Your Excellency, Mrs Cox, Mr President and Mrs Estcourt, Justice Callinan, and colleagues in the practice of the law. On behalf of the Tasmanian judiciary I congratulate the Tasmanian independent bar on this dinner tonight, which, so far as I am aware, is the first Bench and Bar dinner to be held in this State. It marks the coming of age of a fledging organisation that began its life about 20 years ago with two or three practitioners who chose to practice exclusively as barristers. Things have changed greatly since then. The Tasmanian independent bar now has 34 members, is a constituent body of the Australian Bar Association and will have statutory recognition as a professional organisation in the new Legal Profession Act when it is passed by Parliament.
I offer my congratulations to the Tasmanian independent bar, not because it turns on a pretty good dinner, but because tonight is an affirmation of those values that underpin the practice of a barrister at an independent bar. That is a practice that owes a duty first to the court, second to the client and third to the general public. Just before I was admitted to practice Sir Frank Kitto remarked that the Bar is no ordinary profession or occupation and went on to say that:
"These are not empty words, nor is it their purpose to express or encourage professional pretensions. They should be understood as a reminder that a barrister is more than his client’s confidant, adviser and advocate, and must therefore possess more than honesty, learning and forensic ability. He is, by virtue of a long tradition, in a relationship of intimate collaboration with the judges, as well as with his fellow members of the Bar, in the high task of endeavouring to make successful the service of the law to the community. That is a delicate relationship, and it carries exceptional privileges and exceptional obligations.”
A strong independent bar is made up of barristers who are guided by those obligations, barristers who work without fear of reprisal advancing their clients' cause and barristers who give the courts assistance in accordance with their duty to uphold the law. It is fitting that the coming of age of the independent bar in Tasmania is marked by a dinner with judges and magistrates for the barrister's practice of the law is indeed, "a relationship of intimate collaboration with the judges." I also see tonight as an affirmation by a group of Tasmanian legal practitioners that they will continue to subscribe to those values, practice in accordance with those principles and uphold the rule of law.
It is accepted by right thinking men and women that an independent judiciary is essential to a society that is governed by the rule of law. As Spigelman CJ said:
"Our society cannot be governed by the rule of the law without an institutionalised arrangement for the independence of the judiciary. Furthermore, democracy depends on the courts enforcing what the Parliament intended, not what the Executive wants."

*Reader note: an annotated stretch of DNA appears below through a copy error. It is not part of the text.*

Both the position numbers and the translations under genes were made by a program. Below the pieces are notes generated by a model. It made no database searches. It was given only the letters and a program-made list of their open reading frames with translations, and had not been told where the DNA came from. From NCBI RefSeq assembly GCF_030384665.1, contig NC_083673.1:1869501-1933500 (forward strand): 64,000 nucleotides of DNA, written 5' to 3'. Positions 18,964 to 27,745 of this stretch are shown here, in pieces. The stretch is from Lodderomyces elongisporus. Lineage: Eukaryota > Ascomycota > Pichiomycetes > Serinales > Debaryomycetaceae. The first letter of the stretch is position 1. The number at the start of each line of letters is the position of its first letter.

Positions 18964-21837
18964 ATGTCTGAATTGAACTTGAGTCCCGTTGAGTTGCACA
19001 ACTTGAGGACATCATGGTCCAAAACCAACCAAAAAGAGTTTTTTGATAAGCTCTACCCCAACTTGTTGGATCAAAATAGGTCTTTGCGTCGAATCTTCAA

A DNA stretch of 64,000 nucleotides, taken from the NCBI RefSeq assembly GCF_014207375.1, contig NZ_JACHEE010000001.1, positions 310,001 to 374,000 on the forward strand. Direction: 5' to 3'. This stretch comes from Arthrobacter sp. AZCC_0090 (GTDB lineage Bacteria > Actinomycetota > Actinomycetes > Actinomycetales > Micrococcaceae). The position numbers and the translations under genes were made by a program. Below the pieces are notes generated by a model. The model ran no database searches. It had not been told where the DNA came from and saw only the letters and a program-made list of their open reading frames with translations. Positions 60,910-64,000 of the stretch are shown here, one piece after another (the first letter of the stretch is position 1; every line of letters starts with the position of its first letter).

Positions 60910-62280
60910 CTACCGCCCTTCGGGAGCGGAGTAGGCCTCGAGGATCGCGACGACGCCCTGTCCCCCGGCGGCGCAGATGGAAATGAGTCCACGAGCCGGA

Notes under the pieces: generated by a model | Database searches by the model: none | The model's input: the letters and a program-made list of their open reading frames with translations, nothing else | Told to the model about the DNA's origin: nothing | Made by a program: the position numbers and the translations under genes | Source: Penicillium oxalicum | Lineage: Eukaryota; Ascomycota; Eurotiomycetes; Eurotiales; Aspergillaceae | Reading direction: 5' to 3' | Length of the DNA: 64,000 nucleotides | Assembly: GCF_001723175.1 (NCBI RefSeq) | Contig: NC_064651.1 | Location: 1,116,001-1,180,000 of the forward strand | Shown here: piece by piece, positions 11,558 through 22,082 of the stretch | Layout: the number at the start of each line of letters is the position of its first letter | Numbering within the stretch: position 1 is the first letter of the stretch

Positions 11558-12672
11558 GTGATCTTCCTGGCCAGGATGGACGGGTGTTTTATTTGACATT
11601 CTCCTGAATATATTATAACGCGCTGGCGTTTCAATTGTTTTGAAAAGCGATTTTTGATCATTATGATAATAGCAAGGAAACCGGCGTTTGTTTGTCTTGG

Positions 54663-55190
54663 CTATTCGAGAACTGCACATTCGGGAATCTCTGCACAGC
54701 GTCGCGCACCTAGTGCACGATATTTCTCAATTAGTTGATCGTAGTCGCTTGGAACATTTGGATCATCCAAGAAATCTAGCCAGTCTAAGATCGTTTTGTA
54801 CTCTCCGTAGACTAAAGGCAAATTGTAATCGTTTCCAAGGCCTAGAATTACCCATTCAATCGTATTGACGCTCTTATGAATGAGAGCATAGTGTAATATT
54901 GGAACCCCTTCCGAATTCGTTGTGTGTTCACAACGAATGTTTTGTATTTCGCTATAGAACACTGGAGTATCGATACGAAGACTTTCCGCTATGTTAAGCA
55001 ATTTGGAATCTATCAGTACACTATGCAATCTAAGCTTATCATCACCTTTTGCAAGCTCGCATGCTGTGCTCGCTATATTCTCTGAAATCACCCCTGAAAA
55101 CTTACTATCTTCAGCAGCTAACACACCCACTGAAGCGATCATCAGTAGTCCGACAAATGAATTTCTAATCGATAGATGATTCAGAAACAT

Although Mr Chris Merritt and others who work for the media may not believe it, judicial independence is, as the Chief Justice observed, not just a perk for judges, but a "fundamental right of citizens" as a shield against the excesses of power. So it is appropriate at this gathering of judicial officers and barristers to remind ourselves that the independence of the judiciary is dependent upon the independence of the bar. Heydon J recently wrote an article about what he described as:
"… the dependence of the rule of law on an independent judiciary and a legal profession, [he said that] the rule of law [is] less vulnerable where an independent bar exists. The common law trial is the ultimate vindication of justice and it relies upon the interplay between the bench and the bar."
Accordingly, this evening I offer congratulations to the Tasmanian independent bar for achieving this important milestone. When I began to speak a few moments ago I offered those congratulations on behalf of the Tasmanian judiciary, but were it aware of the importance of this occasion I think I might have been emboldened to offer congratulations on behalf of all Tasmanians for this milestone has significance for every one who lives in, or does business in, this State. I cannot express those congratulations better than by adopting the following words of a former Chief Justice of Australia:
"The independence of the Bar is as valuable to the client as it is to the public welfare. To the client, it gives an assurance of such accuracy as knowledge and skill can contribute; to the community, it gives the service of applying the law in the manner in which the law is intended to act. It is independence that makes the barrister essential to the administration of justice according to law. Independence that cannot be bought in a market; independence that will not be bartered for money, or for privilege, status or favour or even for a momentary success. This is the characteristic that, more than any other, stamps the Bar as a profession and not a service industry."
 Ziems v The Prothonotary of the Supreme Court of New South Wales (1957) 97 CLR 279, at 297-8.
 Spigelman CJ, Opening of law term dinner, 29 January 2007.
 J D Heydon J "Reciprocal Duties of Bench and Bar." (2007) ALJR 23.
 Hon Sir Gerard Brennan AC KBE, "Profession or Service Industry: The Choice" Australian Bar Association, San Francisco 18 August 1996